Crews provided 24hr coverage while traffic control was in effect. In closing each side of the interstate down and having such great traffic control, not only were crews able to get in and done with the project quicker but it was significantly safer. By doing this our crews felt safe and gave them the extra confidence that we (ITD) has their back to keep them safe.

As this project ended as a huge success, there was a little bit of a learning curve for the guys to take back for future projects. Learning with even a speed of 55mph to use bigger basses for the candlesticks so they don’t blow over as much and also to adjust exit ramps for the southbound for an easier and clearer transition for drivers.

“It was impressive to see the success of taking one project, bringing in so many people from different areas and working to well together”, said Jared Loosli, “It just goes to show that we can do big things if we’re asked to do big things, we can make it happen!”

ITD hosts media event to promote safety around response vehicles, snow plows

Winter Safety Media Event

IDAHO FALLS –  The “Move Over” law was expanded on July 1 to include protections for responders to a roadside emergency, such as highway workers. With slick winter driving conditions rapidly approaching, the local Idaho Transportation Department (ITD) office is hosting a media event Wednesday to encourage safe driving around highway vehicles, including snow plows.

Event details are listed below:

Event Information:

When: Wednesday, October 30, 10 – 11 a.m.

Where: 1540 Foote Drive, Idaho Falls, ID 83402

ITD will have a highway maintenance snow plow driver, a Port of Entry officer and an Idaho State Police trooper available to talk to reporters about the best way to stay safe when encountering highway response vehicles and snow plows.

Vehicles pass by ITD workers and ISP troopers every day on state highways or the interstate at 60-80 mph or more. The sudden gush of air from the passing motorist or the rocking of the ITD vehicle as a semi passes by is a sober reminder that death or serious injury may only be feet away.

ITD has included this new webpage under the Travel section of the website devoted to the “Move Over” law expansion.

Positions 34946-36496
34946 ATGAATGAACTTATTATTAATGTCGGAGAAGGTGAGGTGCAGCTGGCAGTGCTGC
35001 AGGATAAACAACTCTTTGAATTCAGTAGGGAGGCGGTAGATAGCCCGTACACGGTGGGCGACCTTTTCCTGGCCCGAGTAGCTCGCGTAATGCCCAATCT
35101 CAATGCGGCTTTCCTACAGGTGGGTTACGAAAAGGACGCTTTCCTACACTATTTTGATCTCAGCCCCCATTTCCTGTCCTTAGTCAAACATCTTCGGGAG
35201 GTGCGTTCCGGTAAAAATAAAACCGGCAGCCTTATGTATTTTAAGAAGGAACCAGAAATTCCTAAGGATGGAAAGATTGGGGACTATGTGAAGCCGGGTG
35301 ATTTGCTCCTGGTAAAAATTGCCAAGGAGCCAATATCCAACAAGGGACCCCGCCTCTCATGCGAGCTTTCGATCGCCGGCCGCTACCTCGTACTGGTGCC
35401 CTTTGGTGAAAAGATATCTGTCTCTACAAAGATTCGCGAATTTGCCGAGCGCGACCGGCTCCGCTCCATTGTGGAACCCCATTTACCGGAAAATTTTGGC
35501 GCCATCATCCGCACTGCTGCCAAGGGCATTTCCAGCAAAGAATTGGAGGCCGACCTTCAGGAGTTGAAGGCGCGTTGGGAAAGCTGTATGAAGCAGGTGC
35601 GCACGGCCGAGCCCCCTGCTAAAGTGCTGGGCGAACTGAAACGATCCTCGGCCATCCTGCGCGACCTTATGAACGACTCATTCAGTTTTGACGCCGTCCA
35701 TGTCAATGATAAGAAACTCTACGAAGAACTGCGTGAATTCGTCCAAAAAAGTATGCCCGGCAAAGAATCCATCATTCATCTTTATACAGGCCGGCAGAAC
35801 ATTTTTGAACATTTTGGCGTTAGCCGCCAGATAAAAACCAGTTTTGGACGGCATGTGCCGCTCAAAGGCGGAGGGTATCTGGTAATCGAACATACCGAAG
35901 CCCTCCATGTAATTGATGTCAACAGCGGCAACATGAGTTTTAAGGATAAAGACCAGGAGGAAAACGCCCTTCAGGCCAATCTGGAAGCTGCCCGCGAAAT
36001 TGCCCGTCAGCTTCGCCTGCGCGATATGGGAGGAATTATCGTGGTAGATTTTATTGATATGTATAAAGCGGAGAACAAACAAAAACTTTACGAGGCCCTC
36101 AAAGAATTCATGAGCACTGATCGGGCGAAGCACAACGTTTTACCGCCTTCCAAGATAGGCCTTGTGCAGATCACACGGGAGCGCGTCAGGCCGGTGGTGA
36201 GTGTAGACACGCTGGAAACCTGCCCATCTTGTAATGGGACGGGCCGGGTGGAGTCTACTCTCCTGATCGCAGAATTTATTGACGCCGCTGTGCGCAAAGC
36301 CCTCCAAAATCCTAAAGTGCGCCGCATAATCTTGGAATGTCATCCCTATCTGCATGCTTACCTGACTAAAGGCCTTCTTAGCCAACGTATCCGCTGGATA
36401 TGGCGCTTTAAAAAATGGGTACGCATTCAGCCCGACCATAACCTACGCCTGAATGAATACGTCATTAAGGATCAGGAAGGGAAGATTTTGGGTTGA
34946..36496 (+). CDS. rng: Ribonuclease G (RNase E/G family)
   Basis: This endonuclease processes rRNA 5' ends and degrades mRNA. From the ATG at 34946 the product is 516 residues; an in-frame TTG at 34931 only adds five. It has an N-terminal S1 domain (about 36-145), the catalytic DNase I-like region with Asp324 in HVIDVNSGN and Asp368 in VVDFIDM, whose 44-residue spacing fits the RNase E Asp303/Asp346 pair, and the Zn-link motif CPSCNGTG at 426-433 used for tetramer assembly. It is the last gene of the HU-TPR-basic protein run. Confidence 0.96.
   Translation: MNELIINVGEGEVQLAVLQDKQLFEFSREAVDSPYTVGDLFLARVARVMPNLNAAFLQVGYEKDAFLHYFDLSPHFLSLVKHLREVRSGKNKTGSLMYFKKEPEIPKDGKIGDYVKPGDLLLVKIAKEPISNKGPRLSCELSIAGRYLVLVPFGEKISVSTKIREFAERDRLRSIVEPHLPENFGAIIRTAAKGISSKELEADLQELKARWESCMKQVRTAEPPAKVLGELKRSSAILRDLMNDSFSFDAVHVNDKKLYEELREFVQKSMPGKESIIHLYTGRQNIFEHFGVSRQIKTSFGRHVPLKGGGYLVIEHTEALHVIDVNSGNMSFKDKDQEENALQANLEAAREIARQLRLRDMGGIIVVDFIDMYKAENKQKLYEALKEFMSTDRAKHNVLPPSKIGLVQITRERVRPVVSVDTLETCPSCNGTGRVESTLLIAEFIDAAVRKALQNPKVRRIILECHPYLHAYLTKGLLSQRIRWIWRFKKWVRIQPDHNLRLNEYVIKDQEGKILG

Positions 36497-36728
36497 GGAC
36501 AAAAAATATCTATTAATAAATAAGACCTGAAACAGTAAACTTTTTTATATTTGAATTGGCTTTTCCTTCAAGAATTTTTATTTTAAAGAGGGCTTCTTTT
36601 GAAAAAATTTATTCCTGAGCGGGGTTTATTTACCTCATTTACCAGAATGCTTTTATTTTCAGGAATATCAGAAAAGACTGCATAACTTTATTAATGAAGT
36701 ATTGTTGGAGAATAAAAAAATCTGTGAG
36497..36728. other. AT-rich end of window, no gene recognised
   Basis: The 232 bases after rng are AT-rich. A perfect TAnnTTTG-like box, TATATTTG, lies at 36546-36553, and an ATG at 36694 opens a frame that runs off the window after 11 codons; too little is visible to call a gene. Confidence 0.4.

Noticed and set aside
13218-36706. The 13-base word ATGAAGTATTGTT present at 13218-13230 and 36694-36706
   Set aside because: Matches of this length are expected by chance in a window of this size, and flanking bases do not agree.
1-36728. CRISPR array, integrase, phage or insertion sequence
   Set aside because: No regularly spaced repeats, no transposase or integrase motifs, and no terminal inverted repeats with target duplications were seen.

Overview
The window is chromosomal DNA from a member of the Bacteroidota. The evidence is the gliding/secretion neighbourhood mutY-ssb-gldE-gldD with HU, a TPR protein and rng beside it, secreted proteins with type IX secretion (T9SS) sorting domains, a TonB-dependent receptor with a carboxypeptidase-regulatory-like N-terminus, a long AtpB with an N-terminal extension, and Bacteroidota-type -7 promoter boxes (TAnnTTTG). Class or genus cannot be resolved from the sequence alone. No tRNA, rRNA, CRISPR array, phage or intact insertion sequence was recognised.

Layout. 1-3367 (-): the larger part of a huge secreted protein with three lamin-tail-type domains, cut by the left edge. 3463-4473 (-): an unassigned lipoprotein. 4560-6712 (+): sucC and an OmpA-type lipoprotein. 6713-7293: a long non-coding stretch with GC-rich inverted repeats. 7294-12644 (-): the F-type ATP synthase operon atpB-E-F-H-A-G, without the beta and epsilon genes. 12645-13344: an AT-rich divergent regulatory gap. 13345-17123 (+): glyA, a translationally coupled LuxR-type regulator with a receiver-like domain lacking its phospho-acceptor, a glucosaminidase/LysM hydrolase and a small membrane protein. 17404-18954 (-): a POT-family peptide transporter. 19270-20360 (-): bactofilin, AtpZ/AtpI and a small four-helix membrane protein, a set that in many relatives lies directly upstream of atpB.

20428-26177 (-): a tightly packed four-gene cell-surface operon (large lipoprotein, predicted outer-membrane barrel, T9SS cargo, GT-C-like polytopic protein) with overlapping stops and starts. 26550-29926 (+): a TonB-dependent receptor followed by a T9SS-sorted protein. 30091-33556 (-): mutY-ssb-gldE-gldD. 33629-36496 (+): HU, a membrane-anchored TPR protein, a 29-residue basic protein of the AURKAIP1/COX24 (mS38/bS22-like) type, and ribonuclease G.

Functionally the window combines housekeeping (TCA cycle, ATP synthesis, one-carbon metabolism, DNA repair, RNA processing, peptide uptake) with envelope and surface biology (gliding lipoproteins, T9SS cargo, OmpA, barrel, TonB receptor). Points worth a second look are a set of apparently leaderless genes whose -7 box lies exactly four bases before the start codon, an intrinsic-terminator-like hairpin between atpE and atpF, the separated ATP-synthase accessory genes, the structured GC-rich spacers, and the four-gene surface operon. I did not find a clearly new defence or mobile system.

Each year, the transportation department organizes a winter safety campaign that offers a variety of information and tips on being prepared for winter conditions. The campaign is called “Idaho Ready.” Additional information can be found at:

UPDATE: Southbound I-15 traffic will be routed around Rose Road Interchange (Exit 98) at night Sept. 19-20

POCATELLO – The Idaho Transportation Department will direct all traffic on southbound I-15 to use Exit 98 on the nights of Sept. 19-20 during construction at the Rose Road Interchange.

A detour will be in effect from 9 p.m. to 5:30 a.m. both nights. All traffic on southbound I-15 will be directed to use the off-ramp at Exit 98, and then to use the southbound on-ramp at Exit 98 to continue on I-15. All Exit 98 ramps and Rose Road will remain open.

The nighttime restrictions will allow contractors to demolish the southbound side of the old Rose Road Bridge over I-15. In early October, the contractor will demolish the northbound side.

This work is a part of a project to reconstruct the interchange at Rose Road (Exit 98) on Interstate 15. The interchange is expected to open later this year with additional construction activities to be completed in spring 2020.

More information about the $10.8 million I-15, Rose Road Interchange project is available at Citizens may sign up for email updates by texting INTERSTATE 15 to 22828 or emailing

UPDATE: ITD initiates efforts to make safety improvements to ID-47 and US-20 through the city of Ashton

ASHTON – Following a speed study of traffic on US-20 through the city of Ashton, the Idaho Transportation Department (ITD) is recommending several safety improvements. This will include installing flashing yellow lights, school zone signs and reducing speeds while school is in session.

ITD has already made several safety improvements at the intersection of ID-47 and US-20. ITD crews have installed a flashing “stop ahead” warning sign, a flashing stop sign and rumble strips to alert drivers approaching the intersection on ID-47.

After conducting and finalizing the engineering analysis for US-20 through Ashton, ITD has determined the speed limit should only drop to 35 mph during transition times for school. During the rest of the day, the speed will remain at 45 mph.

ITD must be consistent statewide and ensure speed limits are set according to Idaho law.

In 2012, the Idaho Legislature passed HB619 directing ITD and the Idaho Transportation Board to set speed limits on state highways within city limits. The legislation says, in part, “In establishing speed limits within city limits, ITD must do an investigation and base posted speeds on sound traffic engineering safety standards.”

Nationwide, traffic analyses for speed limits include the determination of the 85th percentile. This means traffic data is collected to determine what speed the majority of drivers are comfortable traveling.